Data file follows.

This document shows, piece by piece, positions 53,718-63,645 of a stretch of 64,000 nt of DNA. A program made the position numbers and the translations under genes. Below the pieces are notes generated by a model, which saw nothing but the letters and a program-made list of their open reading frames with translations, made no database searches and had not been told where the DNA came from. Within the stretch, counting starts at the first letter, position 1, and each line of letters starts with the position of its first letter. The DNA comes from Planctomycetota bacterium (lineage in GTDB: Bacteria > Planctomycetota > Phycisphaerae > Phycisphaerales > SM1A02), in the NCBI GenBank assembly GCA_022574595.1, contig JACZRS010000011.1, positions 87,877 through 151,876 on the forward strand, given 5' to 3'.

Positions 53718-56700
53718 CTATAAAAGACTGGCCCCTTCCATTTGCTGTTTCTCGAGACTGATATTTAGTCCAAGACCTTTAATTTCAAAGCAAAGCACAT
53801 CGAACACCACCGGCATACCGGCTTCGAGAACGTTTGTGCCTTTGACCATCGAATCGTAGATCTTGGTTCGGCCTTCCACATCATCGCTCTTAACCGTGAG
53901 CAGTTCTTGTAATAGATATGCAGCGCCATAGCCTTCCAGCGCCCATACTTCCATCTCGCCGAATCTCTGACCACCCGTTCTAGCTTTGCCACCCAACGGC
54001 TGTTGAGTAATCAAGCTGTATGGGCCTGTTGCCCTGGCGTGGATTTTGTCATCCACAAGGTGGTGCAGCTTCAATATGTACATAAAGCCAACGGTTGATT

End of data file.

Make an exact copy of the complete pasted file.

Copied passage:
This document shows, piece by piece, positions 53,718-63,645 of a stretch of 64,000 nt of DNA. A program made the position numbers and the translations under genes. Below the pieces are notes generated by a model, which saw nothing but the letters and a program-made list of their open reading frames with translations, made no database searches and had not been told where the DNA came from. Within the stretch, counting starts at the first letter, position 1, and each line of letters starts with the position of its first letter. The DNA comes from Planctomycetota bacterium (lineage in GTDB: Bacteria > Planctomycetota > Phycisphaerae > Phycisphaerales > SM1A02), in the NCBI GenBank assembly GCA_022574595.1, contig JACZRS010000011.1, positions 87,877 through 151,876 on the forward strand, given 5' to 3'.

Positions 53718-56700
53718 CTATAAAAGACTGGCCCCTTCCATTTGCTGTTTCTCGAGACTGATATTTAGTCCAAGACCTTTAATTTCAAAGCAAAGCACAT
53801 CGAACACCACCGGCATACCGGCTTCGAGAACGTTTGTGCCTTTGACCATCGAATCGTAGATCTTGGTTCGGCCTTCCACATCATCGCTCTTAACCGTGAG
53901 CAGTTCTTGTAATAGATATGCAGCGCCATAGCCTTCCAGCGCCCATACTTCCATCTCGCCGAATCTCTGACCACCCGTTCTAGCTTTGCCACCCAACGGC
54001 TGTTGAGTAATCAAGCTGTATGGGCCTGTTGCCCTGGCGTGGATTTTGTCATCCACAAGGTGGTGCAGCTTCAATATGTACATAAAGCCAACGGTTGATT